Socrates's distinctive method of finding truth through questions and answers is called the dialectic method. In the Republic it is Socrates who persuades the other characters to agree to certain crucial premises: for example, the parallel between justice in the ideal state and justice in the individual. From other sources, readers can glean various biographical facts about Socrates. For instance, he was striking for his physical ugliness. He was married to a quarrelsome wife named Xanthippe, and he served in the Athenian army as the equivalent of an infantryman.
Glaucon, who seems to have been at least 15 years older than Plato, is spirited, experienced, and articulate. At the beginning of Book 2, for example, Glaucon takes the initiative by telling the myth of Gyges in order to show people conform to justice only because they do not want to risk punishment for behaving unjustly. It is also to Glaucon Socrates offers his striking explanation of the Allegory of the Cave in Book 7.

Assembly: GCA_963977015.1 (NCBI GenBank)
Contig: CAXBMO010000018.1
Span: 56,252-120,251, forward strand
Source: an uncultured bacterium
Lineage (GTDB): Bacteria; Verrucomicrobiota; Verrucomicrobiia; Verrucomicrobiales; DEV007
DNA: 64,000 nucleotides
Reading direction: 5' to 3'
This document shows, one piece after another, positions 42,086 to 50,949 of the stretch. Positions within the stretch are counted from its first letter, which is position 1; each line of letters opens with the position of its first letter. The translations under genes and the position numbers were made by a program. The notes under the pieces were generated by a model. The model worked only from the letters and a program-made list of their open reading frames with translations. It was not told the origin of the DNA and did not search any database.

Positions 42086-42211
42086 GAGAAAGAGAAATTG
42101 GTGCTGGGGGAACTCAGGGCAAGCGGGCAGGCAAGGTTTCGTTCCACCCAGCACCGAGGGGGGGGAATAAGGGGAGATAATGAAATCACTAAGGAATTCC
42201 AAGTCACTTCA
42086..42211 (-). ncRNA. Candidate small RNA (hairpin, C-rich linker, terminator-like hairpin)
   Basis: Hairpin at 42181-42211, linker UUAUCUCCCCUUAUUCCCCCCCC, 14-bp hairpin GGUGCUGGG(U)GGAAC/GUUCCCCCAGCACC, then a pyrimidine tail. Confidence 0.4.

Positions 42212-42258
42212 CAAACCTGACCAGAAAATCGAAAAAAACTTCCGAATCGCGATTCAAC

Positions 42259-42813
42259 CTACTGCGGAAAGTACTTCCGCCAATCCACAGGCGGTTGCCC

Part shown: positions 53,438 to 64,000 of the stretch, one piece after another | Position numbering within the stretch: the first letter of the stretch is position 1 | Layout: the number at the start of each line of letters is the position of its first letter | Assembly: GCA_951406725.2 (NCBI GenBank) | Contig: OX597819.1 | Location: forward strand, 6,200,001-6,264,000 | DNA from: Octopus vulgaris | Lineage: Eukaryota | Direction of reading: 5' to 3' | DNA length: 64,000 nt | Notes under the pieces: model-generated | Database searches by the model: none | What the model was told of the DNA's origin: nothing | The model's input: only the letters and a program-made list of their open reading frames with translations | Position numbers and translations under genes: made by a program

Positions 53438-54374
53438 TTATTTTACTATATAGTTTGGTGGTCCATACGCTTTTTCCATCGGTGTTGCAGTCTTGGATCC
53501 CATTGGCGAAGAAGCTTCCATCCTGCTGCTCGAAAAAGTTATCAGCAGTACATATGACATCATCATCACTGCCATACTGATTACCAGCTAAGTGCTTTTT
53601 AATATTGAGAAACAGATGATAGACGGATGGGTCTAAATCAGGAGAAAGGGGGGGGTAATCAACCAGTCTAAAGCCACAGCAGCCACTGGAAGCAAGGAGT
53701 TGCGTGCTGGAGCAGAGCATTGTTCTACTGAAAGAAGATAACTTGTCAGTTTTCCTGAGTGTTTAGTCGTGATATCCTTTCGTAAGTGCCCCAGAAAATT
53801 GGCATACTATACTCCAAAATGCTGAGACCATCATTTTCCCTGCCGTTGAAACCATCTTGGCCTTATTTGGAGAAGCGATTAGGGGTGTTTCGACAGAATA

Adeimantus is portrayed as more sober and pessimistic than his brother Glaucon. For example, at the beginning of Book 4 Adeimantus displays a pessimistic outlook when he complains Socrates seems to have prescribed a life of deprivation, even misery, for the guardians in the ideal state. Socrates goes to considerable lengths to refute this objection.
Thrasymachus champions a cynical view of justice, claiming it is nothing more or less than "the interest of the stronger." His position can be described as "might makes right." Although his contributions are largely limited to Book 1, Thrasymachus casts a long shadow over the dialogue since Socrates refutes his argument all the way through Book 9.